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The RPS Game Club pick for August is Aperture Desk Job!

Let's get to work

Brady, a blue circular robotic AI core, looks at the player character in Aperture Desk Job. Brady is wearing a fake moustache
Image credit: Rock Paper Shotgun/Valve

With the month of Unpacking concluded and its rude boyfriend symbolically vanquished, I’ve been put in charge of choosing the next RPS Game Club game. And seeing how about 40% of what I write about is related to the Steam Deck, I thought it’d be nice if we took a break from that and chatted about something completely - ahaha no, just kidding it’s totally gonna be Aperture Desk Job.

A Portal prequel without the portals, Aperture Desk Job is a "playable short" that casts you as an entirely desk-bound testing lackey in a functional, if still largely awful, Aperture Science. On your first shift, a toilet breaks, setting off a chain reaction of hijinks that ends up cutting surprisingly deep into the existing Portal mythos. You even get a pre-Wheatley personality sphere as your line manager, played brilliantly by comedian Nate Bargatze.

Aperture Desk Job is best played on a Steam Deck, but it's not essential.Watch on YouTube

This writer obviously likes it – it’s the first name in our best Steam Deck games guide, and it’s one of the two games I use for microSD card testing. But despite literally being designed to help new Deck owners get to grips with their gadget’s buttons and pads, there’s more to Aperture Desk Job than being a handheld PC tutorial. Besides its ultra-efficient comedy scripting, memorable voice performances, and the fact that it’s our first official (and non-VR) visit to the Half-Life universe in a decade, ADJ is just a silly amount of fun to play. To explain what the initial button-matching tasks escalate into would be unacceptable spoilering, but it shows that Valve games still have the capacity to surprise. And that they should make more.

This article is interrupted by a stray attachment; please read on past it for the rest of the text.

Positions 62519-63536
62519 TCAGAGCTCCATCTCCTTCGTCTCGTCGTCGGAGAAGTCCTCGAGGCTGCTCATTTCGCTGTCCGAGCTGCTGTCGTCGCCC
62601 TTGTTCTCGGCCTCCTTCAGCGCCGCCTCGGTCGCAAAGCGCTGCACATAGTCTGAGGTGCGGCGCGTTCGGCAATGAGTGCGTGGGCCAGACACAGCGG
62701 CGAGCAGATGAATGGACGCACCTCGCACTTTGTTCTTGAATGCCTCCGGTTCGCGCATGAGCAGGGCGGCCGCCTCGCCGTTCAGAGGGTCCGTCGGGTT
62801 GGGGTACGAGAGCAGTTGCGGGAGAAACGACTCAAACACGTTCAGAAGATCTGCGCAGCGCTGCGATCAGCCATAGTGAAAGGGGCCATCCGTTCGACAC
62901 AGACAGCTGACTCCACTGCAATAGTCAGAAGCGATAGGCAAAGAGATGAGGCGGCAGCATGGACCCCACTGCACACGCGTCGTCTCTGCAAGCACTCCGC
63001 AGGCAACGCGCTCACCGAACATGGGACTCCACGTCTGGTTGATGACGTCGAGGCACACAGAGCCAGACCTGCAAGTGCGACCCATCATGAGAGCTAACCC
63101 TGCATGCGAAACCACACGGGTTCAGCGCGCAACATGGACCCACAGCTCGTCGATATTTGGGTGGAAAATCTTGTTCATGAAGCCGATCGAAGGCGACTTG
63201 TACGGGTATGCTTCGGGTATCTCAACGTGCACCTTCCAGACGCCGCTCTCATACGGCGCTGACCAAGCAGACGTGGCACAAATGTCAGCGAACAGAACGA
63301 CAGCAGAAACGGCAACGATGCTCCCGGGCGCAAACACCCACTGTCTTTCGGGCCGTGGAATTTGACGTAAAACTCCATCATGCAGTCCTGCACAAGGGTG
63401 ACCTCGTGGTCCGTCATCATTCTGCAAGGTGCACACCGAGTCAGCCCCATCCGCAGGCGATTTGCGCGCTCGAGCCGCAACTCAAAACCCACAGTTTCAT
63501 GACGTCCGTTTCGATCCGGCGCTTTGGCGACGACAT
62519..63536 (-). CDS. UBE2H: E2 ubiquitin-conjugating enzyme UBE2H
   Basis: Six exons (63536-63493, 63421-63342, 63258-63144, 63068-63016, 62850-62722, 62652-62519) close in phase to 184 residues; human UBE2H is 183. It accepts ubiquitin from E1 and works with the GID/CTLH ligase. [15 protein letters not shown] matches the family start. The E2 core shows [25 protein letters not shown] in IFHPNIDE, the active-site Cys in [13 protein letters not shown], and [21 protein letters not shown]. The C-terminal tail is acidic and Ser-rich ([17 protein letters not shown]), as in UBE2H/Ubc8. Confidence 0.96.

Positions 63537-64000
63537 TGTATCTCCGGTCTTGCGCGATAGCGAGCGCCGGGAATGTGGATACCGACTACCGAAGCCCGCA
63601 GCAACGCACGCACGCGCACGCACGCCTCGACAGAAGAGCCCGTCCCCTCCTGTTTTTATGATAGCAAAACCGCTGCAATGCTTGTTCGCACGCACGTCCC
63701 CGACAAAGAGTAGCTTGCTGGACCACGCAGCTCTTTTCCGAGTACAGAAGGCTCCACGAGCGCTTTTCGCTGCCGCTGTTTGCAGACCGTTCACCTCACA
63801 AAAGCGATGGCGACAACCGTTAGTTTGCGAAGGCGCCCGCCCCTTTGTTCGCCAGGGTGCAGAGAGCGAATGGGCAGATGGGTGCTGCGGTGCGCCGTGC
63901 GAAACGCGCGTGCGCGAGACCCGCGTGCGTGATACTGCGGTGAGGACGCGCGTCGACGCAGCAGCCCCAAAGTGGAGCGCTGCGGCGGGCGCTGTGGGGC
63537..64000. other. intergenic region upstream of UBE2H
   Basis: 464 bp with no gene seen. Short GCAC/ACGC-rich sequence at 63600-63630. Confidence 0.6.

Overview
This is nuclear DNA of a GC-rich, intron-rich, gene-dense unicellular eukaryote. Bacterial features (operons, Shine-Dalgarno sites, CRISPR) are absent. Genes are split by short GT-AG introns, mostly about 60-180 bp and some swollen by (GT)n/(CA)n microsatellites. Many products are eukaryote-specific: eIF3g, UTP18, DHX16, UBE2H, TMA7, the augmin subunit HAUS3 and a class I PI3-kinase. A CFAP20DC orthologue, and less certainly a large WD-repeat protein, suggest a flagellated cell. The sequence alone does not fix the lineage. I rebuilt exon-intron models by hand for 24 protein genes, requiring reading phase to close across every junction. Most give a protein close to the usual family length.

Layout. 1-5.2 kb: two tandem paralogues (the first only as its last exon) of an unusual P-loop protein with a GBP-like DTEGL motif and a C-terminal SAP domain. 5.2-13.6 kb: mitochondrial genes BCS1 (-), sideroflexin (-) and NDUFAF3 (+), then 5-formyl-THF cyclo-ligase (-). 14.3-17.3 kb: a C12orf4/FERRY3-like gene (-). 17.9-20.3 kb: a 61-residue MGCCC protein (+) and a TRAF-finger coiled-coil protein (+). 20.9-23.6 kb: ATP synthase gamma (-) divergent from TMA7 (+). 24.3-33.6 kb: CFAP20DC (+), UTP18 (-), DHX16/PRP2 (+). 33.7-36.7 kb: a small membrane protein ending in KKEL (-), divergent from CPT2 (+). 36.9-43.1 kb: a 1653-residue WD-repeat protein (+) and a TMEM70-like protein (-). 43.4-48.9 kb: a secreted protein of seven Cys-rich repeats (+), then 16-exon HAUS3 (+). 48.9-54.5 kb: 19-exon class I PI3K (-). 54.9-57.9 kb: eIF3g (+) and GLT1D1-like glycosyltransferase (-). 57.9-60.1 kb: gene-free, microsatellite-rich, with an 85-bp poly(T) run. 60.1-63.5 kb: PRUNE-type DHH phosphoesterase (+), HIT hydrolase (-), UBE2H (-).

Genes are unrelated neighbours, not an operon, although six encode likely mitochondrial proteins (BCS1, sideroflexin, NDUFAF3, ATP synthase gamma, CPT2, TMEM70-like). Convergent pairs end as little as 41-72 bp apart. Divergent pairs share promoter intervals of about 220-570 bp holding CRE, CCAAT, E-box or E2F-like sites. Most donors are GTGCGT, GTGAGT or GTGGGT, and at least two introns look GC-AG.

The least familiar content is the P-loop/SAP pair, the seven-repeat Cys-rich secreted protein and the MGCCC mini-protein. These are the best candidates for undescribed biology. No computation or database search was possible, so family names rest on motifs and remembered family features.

Also, you don’t actually need a Steam Deck to play. Aperture Desk Job handles just fine on a regular controller, and since it’s completely free and only takes about half an hour to see to the end, I’d say that’s a pretty good recipe for a Game Club game. You can grab it on Steam if you haven’t already.

On our end, we’ll be spending August writing some special articles on Aperture Desk Job, before reconvening – along with you, hopefully! – for a free-flowing liveblog chat at the end of the month. Don’t go anywhere... seriously, don’t go anywhere. Leaving the desk is forbidden during testing hours.

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